Research shows that educating girls in developing countries dramatically increases national literacy rates, which in turn, directly benefits economic development. When girls and women are provided equal education and economic opportunities, communities thrive.
The United Nations has recognized the importance of promoting girls’ rights around the globe, and in 2011 announced October 11th as the “International Day of the Girl”. In response to this initiative, the nonprofit organization, Sage Girl, partnered with Rebecca Gaynier of iTwixie to create the IDG Summit. In anticipation of IDG 2014, I asked IDG Summit co-founder, Emily Bent, to provide us with some more information surrounding this upcoming global event and to give some suggestions on how all of us can get involved in helping raise awareness toward girls’ rights around the world. Feel free to read and share as often as you like!
Beyond Lipstick and Petticoats: First, Emily, tell us a little bit about the annual International Day of the Girl Summit: how and when was it founded, what is its mission, where is it held, and who is involved?
Emily: The IDG Summit was founded in the summer of 2012 in honor of the 1st International Day of the Girl on October 11, 2012. The UN declared October 11th as the ‘International Day of the Girl Child’ in December of 2011, and they marked Oct. 11, 2012 as the first commemoration of this day. Every year UNICEF declares a theme for IDG related to girls’ rights and concerns globally; this year, the theme is about eliminating violence against girls (here is the link to the announcement: http://www.unicef.org/gender/gender_66021.html).
The IDG Summit is a program and initiative supported by a local nonprofit organization, Sage Girl, which is based in Hunterdon County, NJ. We created the IDG Summit along with Rebecca Gaynier from iTwixie for a number of reasons. First, the IDG Summit celebrates the power and potential of girls globally. We look to the spirit of IDG to elevate the voices and experiences of girls, but also to inspire others to take action and to work together to change the world with and for girls. The IDG Summit also seeks to create partnerships amongst other girl-centered organizations and to raise awareness about the critical work that so many girls’ organizations are doing locally, nationally, and globally. Too often, we end up sectioned off from one another and don’t get the opportunity to collaborate or support one another – but the IDG Summit is all about collaboration and partnership. Each year, we partner with upwards of 50 – 60 organizations invested in girls’ rights and empowerment.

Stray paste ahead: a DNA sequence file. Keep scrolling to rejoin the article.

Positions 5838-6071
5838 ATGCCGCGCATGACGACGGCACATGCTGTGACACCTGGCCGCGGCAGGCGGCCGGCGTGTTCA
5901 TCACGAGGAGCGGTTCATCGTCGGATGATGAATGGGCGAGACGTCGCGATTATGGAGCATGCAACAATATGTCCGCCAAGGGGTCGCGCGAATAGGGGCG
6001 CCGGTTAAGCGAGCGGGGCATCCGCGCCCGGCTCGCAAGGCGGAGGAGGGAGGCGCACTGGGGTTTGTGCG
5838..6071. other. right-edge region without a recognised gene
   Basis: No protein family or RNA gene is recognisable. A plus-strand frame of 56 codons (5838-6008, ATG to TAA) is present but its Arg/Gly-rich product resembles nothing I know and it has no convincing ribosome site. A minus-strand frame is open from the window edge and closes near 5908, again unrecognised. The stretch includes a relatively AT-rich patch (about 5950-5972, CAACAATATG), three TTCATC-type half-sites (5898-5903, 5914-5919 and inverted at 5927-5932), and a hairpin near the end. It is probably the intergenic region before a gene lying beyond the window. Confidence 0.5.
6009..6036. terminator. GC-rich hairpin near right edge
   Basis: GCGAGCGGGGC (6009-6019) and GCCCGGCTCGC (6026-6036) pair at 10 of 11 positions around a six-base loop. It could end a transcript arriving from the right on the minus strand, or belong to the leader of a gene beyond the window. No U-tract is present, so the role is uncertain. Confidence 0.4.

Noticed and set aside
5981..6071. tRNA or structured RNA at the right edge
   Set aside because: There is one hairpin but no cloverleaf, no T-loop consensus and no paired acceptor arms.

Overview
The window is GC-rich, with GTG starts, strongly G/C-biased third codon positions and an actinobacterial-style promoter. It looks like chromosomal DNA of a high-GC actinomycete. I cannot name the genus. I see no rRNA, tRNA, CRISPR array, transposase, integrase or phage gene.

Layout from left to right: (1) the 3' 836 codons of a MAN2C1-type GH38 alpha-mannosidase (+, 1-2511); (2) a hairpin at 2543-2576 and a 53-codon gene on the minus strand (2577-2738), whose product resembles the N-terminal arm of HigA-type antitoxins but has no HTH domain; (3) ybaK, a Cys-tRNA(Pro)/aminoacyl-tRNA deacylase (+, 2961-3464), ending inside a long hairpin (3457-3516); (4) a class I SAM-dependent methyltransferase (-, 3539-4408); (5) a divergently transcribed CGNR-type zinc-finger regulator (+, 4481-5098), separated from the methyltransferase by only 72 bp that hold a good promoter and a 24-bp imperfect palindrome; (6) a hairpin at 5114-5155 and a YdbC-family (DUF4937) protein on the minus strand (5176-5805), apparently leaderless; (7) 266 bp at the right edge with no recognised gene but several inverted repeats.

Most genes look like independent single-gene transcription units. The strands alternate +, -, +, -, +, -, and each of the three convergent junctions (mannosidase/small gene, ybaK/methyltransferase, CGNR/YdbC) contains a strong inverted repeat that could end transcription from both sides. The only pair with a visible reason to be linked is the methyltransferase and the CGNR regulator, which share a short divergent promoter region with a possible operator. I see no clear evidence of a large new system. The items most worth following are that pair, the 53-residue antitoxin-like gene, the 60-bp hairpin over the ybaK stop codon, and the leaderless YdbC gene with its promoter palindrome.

Our mission is simply to bring girls and girl-serving organizations together to celebrate IDG and to collectively elevate the status of girls globally. We do this primarily though social media and web-based technologies with several signature initiatives including: 11 Days of Action and IDG Webcast on Oct. 11th. These activities are held on our website, and social media pages. But, we also host a physical event at the United Nations called the Girls Speak Out (and this will be the 2nd year that we are organizing this event) which is an event that gives girls the chance to advocate on their behalf, address key issues and concerns in their everyday lives, and speak directly with members of the international community.
BLaP: What inspired you to create IDG?
Emily: Unfortunately, I cannot take credit for creating IDG – this was the international community, namely the United Nations that established IDG.
But in creating the IDG Summit, Rebecca and I were inspired by a number of things – the girls that we work with everyday, the amazing stories globally of girls taking action and becoming strong activists for the issues that impact their lives, the adults and organizations that tirelessly support girls and challenge others to see girls as peers and actors with something important to say and contribute to the world, and the global movement to not only recognize the possibilities that result from girls’ empowerment but also the call for solidarity and collaboration across borders. Our tagline is “Together, we are changing the world.” And we truly believe that if we can come together and leverage the energy and passion of IDG – we can change the world.